ICD-10-CM Code T21.76XA

Corrosion of third degree of male genital region, initial encounter

Version 2020 Billable Code Diagnoses For Males Only

Valid for Submission

T21.76XA is a billable code used to specify a medical diagnosis of corrosion of third degree of male genital region, initial encounter. The code is valid for the year 2020 for the submission of HIPAA-covered transactions.

The code T21.76XA is applicable to male patients only. It is clinically and virtually impossible to use this code on a non-male patient.

ICD-10:T21.76XA
Short Description:Corrosion of third degree of male genital region, init
Long Description:Corrosion of third degree of male genital region, initial encounter

Code Edits

The Medicare Code Editor (MCE) detects and reports errors in the coding of claims data. The following ICD-10 Code Edits are applicable to this code:

  • Diagnoses for males only - Medicare Code Editor detects inconsistencies between a patient’s sex and any diagnosis on the patient’s record, this code applies to MALES only .

Convert T21.76XA to ICD-9

  • 942.35 - 3rd deg burn genitalia (Approximate Flag)
  • 942.45 - Deep 3rd burn genitalia (Approximate Flag)
  • 942.55 - 3rd brn w loss-genitalia (Approximate Flag)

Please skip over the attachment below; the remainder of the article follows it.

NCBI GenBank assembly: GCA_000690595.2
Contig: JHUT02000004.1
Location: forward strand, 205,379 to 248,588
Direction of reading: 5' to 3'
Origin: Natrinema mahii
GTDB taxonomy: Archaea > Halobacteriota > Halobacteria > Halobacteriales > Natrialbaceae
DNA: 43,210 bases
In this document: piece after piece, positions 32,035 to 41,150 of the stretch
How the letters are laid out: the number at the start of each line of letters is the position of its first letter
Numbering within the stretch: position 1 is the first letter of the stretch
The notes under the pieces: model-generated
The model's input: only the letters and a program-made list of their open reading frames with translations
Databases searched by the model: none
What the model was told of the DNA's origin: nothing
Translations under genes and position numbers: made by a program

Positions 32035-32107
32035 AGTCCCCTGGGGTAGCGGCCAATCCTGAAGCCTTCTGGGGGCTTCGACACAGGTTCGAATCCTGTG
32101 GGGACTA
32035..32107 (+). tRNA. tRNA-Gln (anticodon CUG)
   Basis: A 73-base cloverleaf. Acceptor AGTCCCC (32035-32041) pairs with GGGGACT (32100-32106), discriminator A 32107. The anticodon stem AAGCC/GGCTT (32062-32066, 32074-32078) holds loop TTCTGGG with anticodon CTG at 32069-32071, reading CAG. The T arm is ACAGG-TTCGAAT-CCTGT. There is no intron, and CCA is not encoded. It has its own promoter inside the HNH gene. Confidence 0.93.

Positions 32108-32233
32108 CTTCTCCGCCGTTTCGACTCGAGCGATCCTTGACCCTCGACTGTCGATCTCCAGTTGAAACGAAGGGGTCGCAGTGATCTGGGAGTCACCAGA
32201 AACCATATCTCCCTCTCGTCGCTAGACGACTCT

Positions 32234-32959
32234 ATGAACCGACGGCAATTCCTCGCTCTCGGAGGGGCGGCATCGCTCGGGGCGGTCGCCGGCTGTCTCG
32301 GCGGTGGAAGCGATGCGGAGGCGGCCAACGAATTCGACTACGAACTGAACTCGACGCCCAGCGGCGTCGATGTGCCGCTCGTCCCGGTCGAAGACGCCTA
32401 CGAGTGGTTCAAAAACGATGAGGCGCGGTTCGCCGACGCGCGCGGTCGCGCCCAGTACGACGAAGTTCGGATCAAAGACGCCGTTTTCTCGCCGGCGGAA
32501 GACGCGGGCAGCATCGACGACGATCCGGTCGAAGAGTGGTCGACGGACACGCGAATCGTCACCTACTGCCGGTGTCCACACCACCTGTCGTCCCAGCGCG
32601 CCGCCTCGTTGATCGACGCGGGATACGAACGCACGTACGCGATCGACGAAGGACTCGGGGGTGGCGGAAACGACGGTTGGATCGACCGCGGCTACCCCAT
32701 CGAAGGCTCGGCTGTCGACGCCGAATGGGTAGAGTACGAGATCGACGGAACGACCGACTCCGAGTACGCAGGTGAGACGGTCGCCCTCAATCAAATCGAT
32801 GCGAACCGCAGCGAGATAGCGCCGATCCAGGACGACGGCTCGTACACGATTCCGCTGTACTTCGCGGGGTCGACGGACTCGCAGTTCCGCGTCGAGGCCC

Code Classification

  • Injury, poisoning and certain other consequences of external causes (S00–T98)
    • Burns and corrosions of external body surface, specified by site (T20-T25)
      • Burn and corrosion of trunk (T21)

Code History

  • FY 2016 - New Code, effective from 10/1/2015 through 9/30/2016
    (First year ICD-10-CM implemented into the HIPAA code set)
  • FY 2017 - No Change, effective from 10/1/2016 through 9/30/2017
  • FY 2018 - No Change, effective from 10/1/2017 through 9/30/2018
  • FY 2019 - No Change, effective from 10/1/2018 through 9/30/2019
  • FY 2020 - No Change, effective from 10/1/2019 through 9/30/2020

Information for Patients


Burns

A burn is damage to your body's tissues caused by heat, chemicals, electricity, sunlight, or radiation. Scalds from hot liquids and steam, building fires and flammable liquids and gases are the most common causes of burns. Another kind is an inhalation injury, caused by breathing smoke.

There are three types of burns:

  • First-degree burns damage only the outer layer of skin
  • Second-degree burns damage the outer layer and the layer underneath
  • Third-degree burns damage or destroy the deepest layer of skin and tissues underneath

Burns can cause swelling, blistering, scarring and, in serious cases, shock, and even death. They also can lead to infections because they damage your skin's protective barrier. Treatment for burns depends on the cause of the burn, how deep it is, and how much of the body it covers. Antibiotic creams can prevent or treat infections. For more serious burns, treatment may be needed to clean the wound, replace the skin, and make sure the patient has enough fluids and nutrition.

NIH: National Institute of General Medical Sciences


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